When we first reported about how we attempted to track down disappearmarks from the Federal Transit Administration, we recounted the difficulties in getting data in an electronic format. In response to our first Freedom of Information request, we were given a 121-page printout of a database, which in the end didn’t accurately include the information we sought: which SAFETEA-LU earmarks went unspent.
When our story ran, the FTA contacted us and said that one reason that FOIA requests are often returned in a printout and not a database form is to allow for the FOIA office to redact or black out any information that may be sensitive. But they were unsure of why our requests for an electronic copy were denied as there is no sensitive information in this database.
When we were told about the existence of a list of lapsing earmarks (what we were originally looking for), we filed a second FOIA request. Despite the fact that there is no sensitive information in this list, we were again given a paper copy of our return. Thankfully the list was much shorter and we were able to use optical character recognition software to convert the paper copy into a database. (See our story today on this list of lapsed earmarks)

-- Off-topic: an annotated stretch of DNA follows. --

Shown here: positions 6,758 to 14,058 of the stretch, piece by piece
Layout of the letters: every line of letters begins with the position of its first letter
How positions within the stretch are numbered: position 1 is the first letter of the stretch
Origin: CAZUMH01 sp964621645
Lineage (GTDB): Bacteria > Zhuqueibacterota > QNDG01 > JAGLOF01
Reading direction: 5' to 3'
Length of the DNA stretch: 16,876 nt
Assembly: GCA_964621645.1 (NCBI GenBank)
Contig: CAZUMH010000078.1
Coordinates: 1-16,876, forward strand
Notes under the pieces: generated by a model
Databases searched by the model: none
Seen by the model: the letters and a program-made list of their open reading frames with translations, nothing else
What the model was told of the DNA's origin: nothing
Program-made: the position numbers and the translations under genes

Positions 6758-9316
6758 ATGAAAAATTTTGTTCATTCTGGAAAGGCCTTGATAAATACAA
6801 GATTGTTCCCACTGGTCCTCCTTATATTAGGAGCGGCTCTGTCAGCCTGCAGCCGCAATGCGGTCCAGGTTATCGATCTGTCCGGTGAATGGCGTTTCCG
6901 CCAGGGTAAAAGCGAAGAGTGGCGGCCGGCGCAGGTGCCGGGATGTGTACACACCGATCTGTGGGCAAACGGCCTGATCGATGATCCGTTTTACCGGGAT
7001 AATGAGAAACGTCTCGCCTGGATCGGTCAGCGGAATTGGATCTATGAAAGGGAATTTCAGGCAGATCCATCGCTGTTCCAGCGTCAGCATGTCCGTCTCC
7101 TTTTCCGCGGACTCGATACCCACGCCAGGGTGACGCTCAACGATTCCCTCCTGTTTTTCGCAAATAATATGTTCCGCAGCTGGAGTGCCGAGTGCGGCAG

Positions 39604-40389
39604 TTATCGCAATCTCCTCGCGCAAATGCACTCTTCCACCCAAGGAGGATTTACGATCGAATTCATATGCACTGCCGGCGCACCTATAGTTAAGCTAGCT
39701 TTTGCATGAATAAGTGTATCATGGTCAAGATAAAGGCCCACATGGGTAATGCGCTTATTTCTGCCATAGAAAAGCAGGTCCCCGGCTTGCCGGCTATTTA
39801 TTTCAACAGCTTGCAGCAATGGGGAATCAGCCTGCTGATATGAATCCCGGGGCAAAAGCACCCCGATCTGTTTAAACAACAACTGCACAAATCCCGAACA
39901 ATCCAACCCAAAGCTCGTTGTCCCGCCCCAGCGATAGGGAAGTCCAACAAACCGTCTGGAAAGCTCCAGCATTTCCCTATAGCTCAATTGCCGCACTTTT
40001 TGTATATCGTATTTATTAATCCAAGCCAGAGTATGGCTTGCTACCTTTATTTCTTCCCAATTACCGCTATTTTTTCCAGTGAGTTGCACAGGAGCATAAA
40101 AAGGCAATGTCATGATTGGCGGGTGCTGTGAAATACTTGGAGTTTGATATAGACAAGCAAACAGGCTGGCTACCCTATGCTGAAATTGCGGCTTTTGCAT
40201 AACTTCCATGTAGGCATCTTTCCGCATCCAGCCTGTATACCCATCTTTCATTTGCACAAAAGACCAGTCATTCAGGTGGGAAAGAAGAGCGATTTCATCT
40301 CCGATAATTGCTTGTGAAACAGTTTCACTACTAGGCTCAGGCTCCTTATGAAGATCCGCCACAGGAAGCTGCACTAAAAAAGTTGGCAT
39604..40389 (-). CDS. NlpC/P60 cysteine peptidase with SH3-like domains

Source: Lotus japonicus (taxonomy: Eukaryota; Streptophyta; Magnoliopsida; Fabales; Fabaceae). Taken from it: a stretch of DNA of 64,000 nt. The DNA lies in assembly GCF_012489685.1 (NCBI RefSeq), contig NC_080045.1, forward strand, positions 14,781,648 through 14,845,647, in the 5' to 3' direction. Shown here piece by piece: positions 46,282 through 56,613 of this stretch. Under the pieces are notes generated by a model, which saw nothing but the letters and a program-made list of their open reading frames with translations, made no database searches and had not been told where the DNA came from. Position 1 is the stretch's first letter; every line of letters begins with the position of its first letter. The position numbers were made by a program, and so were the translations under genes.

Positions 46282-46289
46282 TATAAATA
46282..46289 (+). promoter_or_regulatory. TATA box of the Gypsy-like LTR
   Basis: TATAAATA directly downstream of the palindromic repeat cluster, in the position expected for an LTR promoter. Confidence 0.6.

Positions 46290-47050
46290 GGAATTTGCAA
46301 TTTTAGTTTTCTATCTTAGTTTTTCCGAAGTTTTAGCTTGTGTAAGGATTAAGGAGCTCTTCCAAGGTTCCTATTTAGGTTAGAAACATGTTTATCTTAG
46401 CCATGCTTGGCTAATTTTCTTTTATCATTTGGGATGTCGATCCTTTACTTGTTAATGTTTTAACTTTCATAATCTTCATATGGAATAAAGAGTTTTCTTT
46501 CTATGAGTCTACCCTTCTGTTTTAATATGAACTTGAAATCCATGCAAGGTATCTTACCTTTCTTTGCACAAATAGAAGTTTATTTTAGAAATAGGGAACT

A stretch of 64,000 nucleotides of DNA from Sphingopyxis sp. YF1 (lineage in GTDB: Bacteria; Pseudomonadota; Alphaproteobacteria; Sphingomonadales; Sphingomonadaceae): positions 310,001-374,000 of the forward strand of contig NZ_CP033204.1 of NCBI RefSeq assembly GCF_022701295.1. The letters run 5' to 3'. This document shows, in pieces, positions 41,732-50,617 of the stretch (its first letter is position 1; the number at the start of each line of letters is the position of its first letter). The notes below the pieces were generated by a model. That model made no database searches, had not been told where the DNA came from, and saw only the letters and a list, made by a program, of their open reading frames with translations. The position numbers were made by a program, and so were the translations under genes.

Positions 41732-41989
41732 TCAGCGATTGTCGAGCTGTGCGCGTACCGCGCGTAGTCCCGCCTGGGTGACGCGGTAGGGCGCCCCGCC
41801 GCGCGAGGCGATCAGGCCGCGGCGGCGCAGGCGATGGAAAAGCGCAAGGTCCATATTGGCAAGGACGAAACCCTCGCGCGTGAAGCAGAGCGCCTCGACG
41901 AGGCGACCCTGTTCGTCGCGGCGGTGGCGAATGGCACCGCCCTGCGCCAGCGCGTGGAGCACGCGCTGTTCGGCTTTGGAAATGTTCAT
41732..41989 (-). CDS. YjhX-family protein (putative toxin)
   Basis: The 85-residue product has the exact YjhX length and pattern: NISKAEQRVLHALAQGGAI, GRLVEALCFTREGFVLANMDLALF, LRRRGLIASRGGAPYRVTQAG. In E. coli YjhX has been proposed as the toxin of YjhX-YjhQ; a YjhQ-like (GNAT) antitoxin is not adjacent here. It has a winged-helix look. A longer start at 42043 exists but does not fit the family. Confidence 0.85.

Why is an electronic copy so important? Well, it allows users to easily search and analyze projects that are happening in their specific communities. Another reason could be that vital information can be lost when something that originally exists in a database format is simply printed out and forwarded.
Case in point: When we first got our response to the second FOIA, we were puzzled as it only included lapsing bus funds. After calling the FOIA office, they realized that they had only printed out the first tab in the excel spreadsheet. There were other tabs that included lapsing earmarks on New Starts and Alternatives Analysis projects.
We were able to get those finally, but again, only in a printout.